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USA 2008
Directed by
Robert Luketic
123 minutes
Rated M

Reviewed by
Bernard Hemingway
2 stars


The opening titles for 21 claim that it is "inspired by" the real-life story of a group of M.I.T. students who took Las Vegas for millions, however “inspired” is a serious misrepresentation of the film’s quality.

Kevin Spacey plays M.I.T. mathematics professor Micky Rosa who has put together a successful team of his best students to go a-card-counting in Las Vegas. When undergrad Ben Campbell (Jim Sturgess) impresses him with his smarts he immediately invites him to join the team. Ben, who lives with his waitress single mother, is in competition with seventy-two other students for a $300,000 scholarship which will enable him to get into Harvard medical school so despite his misgivings, he decides to join.

Initially the team prosper big time and, even better his good-looking team mate, Jill (Kate Bosworth), responds to his romantic attentions. Of course, as we know will happen, eventually he loses all the team’s money as well as the girl, and somewhat surprisingly (it is after all a modern post-Mob Vegas, ends up in a casino basement getting an old school whupping from the head of casino security (Laurence Fishburne). Is it the end of Ben's dreams? Well, no, of course not, it’s not that kind of movie.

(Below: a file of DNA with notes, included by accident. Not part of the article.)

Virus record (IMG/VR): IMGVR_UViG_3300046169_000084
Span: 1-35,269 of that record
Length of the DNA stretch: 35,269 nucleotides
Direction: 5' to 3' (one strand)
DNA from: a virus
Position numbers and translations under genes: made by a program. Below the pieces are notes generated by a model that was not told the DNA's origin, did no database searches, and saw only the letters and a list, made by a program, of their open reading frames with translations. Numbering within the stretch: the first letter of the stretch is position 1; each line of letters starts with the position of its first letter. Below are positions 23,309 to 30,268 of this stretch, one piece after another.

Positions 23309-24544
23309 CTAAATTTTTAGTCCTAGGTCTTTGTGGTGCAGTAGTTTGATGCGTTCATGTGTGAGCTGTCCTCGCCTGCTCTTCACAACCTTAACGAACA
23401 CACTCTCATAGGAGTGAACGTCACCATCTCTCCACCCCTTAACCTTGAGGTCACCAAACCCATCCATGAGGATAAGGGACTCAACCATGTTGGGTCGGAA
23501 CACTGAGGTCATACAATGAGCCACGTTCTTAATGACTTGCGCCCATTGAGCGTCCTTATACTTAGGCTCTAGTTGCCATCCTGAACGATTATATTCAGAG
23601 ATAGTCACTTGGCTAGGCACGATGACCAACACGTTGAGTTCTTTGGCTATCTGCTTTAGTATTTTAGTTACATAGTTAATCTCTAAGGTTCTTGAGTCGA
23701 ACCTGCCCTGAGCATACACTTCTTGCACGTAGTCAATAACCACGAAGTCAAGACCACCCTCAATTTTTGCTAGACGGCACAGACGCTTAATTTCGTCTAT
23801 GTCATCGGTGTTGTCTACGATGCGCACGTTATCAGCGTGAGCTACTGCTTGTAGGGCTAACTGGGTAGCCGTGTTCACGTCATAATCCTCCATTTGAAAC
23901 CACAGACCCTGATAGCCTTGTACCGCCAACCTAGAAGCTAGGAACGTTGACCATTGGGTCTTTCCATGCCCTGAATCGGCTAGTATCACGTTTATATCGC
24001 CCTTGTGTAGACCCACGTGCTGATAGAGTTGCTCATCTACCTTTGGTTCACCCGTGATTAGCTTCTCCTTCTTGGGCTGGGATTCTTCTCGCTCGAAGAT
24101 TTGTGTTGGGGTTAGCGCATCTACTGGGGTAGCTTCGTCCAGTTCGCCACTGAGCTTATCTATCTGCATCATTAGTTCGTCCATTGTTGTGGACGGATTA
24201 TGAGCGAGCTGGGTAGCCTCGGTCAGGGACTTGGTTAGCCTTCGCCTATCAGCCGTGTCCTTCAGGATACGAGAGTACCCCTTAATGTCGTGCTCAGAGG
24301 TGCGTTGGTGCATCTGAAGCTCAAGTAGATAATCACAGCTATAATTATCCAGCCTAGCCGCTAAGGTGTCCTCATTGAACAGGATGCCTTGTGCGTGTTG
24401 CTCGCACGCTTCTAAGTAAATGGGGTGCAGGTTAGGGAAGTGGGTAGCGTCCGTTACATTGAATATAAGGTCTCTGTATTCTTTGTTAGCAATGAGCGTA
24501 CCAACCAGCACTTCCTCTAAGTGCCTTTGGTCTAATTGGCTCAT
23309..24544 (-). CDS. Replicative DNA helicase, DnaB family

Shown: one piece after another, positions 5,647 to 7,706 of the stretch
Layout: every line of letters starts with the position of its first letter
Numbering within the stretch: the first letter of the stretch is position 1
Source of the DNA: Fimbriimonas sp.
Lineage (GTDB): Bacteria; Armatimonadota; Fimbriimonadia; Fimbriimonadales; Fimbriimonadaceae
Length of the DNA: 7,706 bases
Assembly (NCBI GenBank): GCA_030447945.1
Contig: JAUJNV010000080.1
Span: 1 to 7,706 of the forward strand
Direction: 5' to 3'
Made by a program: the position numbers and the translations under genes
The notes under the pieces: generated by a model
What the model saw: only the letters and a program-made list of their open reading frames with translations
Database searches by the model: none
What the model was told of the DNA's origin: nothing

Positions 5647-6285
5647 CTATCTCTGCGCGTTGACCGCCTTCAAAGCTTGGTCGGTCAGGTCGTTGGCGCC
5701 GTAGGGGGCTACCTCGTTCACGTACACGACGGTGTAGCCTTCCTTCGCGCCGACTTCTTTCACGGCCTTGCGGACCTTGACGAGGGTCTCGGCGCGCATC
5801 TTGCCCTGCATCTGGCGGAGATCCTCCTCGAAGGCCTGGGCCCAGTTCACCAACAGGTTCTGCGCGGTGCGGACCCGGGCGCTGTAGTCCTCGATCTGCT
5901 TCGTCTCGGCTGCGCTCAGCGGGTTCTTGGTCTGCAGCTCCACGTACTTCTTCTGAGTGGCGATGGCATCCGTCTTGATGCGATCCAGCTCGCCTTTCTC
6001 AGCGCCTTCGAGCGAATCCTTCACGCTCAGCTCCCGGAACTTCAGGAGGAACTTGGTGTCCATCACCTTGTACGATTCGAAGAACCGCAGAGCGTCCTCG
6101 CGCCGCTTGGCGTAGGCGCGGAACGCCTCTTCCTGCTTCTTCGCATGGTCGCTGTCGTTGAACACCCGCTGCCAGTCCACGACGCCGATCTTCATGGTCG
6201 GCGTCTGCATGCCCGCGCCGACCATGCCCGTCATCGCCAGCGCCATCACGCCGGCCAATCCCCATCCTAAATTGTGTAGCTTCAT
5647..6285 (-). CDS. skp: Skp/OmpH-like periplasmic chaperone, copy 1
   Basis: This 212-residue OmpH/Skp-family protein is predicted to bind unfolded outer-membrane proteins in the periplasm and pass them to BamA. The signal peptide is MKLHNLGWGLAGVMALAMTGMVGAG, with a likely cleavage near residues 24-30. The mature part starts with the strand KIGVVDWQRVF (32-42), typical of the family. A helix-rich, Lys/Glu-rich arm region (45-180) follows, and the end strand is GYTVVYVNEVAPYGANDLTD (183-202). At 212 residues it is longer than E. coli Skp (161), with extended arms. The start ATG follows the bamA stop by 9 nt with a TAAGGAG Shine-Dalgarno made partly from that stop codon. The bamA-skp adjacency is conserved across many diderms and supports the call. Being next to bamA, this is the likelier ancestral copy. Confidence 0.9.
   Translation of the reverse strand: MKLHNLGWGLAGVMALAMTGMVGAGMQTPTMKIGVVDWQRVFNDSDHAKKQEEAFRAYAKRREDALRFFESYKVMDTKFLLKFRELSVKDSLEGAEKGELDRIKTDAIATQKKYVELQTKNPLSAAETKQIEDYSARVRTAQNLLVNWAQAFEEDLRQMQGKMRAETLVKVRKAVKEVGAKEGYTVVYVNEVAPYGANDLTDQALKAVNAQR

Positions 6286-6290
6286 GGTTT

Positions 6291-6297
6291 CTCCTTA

Based on a best-selling book "Bringing Down the House" by Ben Mezrich adapted by  Peter Steinfeld and Allan Loeb the script is formulaic and director Luketic, whose C.V. is wall-to-wall run-of-the-mill entertainments, spins it out with clutch of familiar devices, montage being prominent.  Whilst Spacey, who was also a producer, provides a bit of roughage (given that you like his sarcastic schtick), the rest of the cast with the exception of Josh Gadd are bland to the point of being irrelevant.

British actor Sturgess who was well-suited to the Beatles-inspired (this time the compliment is justified) musical Across the Universe, released the previous year, is ill-suited to the role and why his Ben is at M.I.T. is never explained.  Outright annoying is the smug,smart-alecky tone of the film, which with its scant regard for real world plausibility, seems at best intended for a young adult audience.




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